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Re: sample rate
Stefan Tiedje wrote:
>> Or, alternatively, as Jon explained,
>> a 22050Hz signal is only captured by 44100Hz sampling if the sampling
>> happens to occur at the peaks and troughs of the signal, and not
>> at the zero crossing points.
> Which is only true for exact 22050 Hz at 44100 Hz sampling rate.
> Do you really want to sample exactly a 22050 Hz signal with a 44100 Hz
> sampling rate? The phase weirdness happens with the analog filters
> before the converter. 22050 Hz is the theoratical border which cannot
> be passed, the amplitude and phase you get for this one frequency is
> arbitrary. But we are talking about real world problems don't we ;-)
Right on, Stefan. The anti-aliasing filter in an audio sampling system
is designed to remove frequencies above (0.5)Fs (Fs=the sampling
frequency) that would alias, or fold back into the audio range.
Remember folks, we're in the real world where there is no such thing as
a true brick wall filter. Guard bands are built into sampling systems.
Does anyone here have a block diagram to scan it for all the
non-engineers to inspect? It might shed some light on what's really
In the real world, the antialiasing filter removes frequencies above a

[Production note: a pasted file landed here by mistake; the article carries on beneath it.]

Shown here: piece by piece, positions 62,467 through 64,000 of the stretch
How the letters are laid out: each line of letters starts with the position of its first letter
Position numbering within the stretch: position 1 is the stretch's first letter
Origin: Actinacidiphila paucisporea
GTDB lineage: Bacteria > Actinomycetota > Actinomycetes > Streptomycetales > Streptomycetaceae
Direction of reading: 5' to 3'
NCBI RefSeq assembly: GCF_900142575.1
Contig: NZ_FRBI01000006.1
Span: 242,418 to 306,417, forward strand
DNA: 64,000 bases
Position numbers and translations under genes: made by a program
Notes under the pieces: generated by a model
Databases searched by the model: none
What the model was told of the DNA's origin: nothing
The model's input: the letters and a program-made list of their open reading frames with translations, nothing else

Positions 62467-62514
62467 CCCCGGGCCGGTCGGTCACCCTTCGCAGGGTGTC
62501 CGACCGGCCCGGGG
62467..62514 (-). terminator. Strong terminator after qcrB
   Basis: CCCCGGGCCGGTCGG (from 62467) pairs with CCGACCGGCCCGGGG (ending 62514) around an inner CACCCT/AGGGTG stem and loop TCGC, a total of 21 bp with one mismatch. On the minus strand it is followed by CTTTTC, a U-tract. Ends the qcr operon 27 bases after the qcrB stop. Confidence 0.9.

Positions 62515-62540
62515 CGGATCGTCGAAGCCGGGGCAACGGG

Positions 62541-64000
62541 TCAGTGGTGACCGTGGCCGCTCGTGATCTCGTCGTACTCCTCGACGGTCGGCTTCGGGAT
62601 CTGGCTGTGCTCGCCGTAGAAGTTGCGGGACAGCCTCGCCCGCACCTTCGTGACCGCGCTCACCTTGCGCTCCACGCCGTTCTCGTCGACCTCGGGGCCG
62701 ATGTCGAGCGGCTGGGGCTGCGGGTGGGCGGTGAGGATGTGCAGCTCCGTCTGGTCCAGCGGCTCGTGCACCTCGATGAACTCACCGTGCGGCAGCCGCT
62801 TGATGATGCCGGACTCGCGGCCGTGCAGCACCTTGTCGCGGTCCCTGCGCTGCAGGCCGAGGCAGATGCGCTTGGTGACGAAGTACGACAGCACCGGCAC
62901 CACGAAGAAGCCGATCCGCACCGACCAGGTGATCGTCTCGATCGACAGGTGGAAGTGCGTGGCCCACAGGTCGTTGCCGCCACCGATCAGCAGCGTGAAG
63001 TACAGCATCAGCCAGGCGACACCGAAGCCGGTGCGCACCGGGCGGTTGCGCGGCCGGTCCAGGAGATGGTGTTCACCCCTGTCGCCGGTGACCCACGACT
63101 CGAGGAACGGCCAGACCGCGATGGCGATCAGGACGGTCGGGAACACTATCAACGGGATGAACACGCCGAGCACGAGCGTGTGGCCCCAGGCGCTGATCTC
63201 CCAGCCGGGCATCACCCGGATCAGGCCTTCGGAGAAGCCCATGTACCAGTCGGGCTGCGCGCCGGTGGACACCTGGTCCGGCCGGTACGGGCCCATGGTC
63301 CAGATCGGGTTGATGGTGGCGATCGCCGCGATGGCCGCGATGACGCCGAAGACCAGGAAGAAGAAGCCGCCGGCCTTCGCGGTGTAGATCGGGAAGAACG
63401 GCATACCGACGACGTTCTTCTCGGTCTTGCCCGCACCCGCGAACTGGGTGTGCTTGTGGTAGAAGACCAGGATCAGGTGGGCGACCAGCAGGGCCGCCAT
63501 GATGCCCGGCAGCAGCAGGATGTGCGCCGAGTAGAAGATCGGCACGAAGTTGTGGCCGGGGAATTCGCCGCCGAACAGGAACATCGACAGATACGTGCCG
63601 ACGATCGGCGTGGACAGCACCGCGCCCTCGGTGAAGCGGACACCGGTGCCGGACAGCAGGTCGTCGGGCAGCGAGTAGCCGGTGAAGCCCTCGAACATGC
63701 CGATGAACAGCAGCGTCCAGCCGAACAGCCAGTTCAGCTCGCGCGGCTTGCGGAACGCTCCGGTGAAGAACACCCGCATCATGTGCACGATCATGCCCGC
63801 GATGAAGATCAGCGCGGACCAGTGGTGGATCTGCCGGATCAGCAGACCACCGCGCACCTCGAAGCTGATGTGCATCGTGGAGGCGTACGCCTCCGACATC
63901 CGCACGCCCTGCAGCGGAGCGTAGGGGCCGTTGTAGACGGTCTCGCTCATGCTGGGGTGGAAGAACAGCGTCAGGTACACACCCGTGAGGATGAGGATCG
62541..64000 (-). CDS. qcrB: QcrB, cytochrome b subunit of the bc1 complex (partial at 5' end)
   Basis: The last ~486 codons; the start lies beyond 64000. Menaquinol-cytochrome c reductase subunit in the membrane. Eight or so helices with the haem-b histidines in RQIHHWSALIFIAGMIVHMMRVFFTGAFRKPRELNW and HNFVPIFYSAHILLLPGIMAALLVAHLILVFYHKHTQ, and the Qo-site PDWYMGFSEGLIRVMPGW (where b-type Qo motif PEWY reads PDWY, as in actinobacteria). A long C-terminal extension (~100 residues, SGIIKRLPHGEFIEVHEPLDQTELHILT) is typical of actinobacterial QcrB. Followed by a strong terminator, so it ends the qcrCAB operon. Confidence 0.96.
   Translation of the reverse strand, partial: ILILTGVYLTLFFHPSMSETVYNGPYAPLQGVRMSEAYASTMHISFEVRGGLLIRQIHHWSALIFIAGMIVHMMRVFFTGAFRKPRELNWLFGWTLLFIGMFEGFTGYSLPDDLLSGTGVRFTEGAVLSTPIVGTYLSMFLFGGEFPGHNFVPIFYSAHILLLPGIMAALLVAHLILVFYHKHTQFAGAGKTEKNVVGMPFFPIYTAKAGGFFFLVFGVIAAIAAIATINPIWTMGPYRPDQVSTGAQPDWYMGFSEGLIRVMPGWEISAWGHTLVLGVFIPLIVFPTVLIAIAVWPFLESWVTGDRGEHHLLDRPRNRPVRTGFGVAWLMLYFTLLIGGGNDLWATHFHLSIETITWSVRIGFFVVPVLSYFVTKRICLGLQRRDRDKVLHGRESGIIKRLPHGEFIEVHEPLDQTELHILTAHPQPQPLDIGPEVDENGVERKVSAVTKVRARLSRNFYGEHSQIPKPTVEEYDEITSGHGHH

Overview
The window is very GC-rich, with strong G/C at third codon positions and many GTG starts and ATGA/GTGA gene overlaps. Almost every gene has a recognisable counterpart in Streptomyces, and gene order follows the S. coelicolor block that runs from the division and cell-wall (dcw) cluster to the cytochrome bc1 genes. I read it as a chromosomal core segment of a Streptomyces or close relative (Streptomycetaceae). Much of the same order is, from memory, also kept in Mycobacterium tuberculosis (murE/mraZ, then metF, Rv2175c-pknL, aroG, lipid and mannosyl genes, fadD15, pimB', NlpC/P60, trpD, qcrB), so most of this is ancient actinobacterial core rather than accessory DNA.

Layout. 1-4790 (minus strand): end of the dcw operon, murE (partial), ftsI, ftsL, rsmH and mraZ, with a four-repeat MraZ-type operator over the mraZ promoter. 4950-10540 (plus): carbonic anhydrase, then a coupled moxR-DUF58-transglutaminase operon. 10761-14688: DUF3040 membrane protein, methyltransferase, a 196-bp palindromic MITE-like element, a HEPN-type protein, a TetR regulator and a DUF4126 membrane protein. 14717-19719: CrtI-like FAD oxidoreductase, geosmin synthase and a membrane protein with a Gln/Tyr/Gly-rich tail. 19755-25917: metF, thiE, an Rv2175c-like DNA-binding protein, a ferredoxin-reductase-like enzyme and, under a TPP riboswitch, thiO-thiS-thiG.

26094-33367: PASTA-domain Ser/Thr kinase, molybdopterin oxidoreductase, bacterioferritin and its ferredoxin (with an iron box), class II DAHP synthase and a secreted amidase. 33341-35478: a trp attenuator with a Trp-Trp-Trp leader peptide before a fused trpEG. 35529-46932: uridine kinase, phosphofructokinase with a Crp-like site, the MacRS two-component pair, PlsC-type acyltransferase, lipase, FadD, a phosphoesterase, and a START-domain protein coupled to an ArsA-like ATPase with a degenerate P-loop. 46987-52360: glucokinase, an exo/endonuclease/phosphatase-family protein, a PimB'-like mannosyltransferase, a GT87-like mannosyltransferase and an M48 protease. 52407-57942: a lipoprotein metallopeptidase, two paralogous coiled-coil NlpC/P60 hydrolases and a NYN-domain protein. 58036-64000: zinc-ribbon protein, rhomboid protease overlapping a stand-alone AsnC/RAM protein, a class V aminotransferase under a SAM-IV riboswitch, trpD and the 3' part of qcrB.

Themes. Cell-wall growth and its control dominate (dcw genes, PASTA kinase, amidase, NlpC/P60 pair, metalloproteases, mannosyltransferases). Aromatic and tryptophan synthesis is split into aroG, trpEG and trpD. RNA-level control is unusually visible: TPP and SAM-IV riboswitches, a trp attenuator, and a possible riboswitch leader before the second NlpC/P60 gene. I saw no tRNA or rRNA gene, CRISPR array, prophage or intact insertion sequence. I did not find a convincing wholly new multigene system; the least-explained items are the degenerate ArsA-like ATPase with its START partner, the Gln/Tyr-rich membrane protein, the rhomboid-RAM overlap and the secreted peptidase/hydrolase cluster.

certain point to allow the sampling system to work properly, without
having to deal with frequencies at or above half the sampling
frequency. The signal is then sampled periodically and presented to an
ADC to make a digital word for storage.
Upon playback, the digital word is fed periodically with the same sample
frequency to a DAC whose output is fed to the reconstruction (or
smoothing) filter to smooth out the DAC's output.
Sampling frequency and filter characteristics are carefully chosen so
that the real word doesn't harm the signal in an audible manner.
In order to have a response up to 20kHz, one does NOT sample at 40kHz.
That is why CDs use 44.1kHz so that a guard band protects the signal
where the real world would mess with it. With Fs = 44.1kHz, one does
not expect to reproduce a 22.05kHz signal. In fact, we try to prevent
such a frequency from ever being sampled in the first place.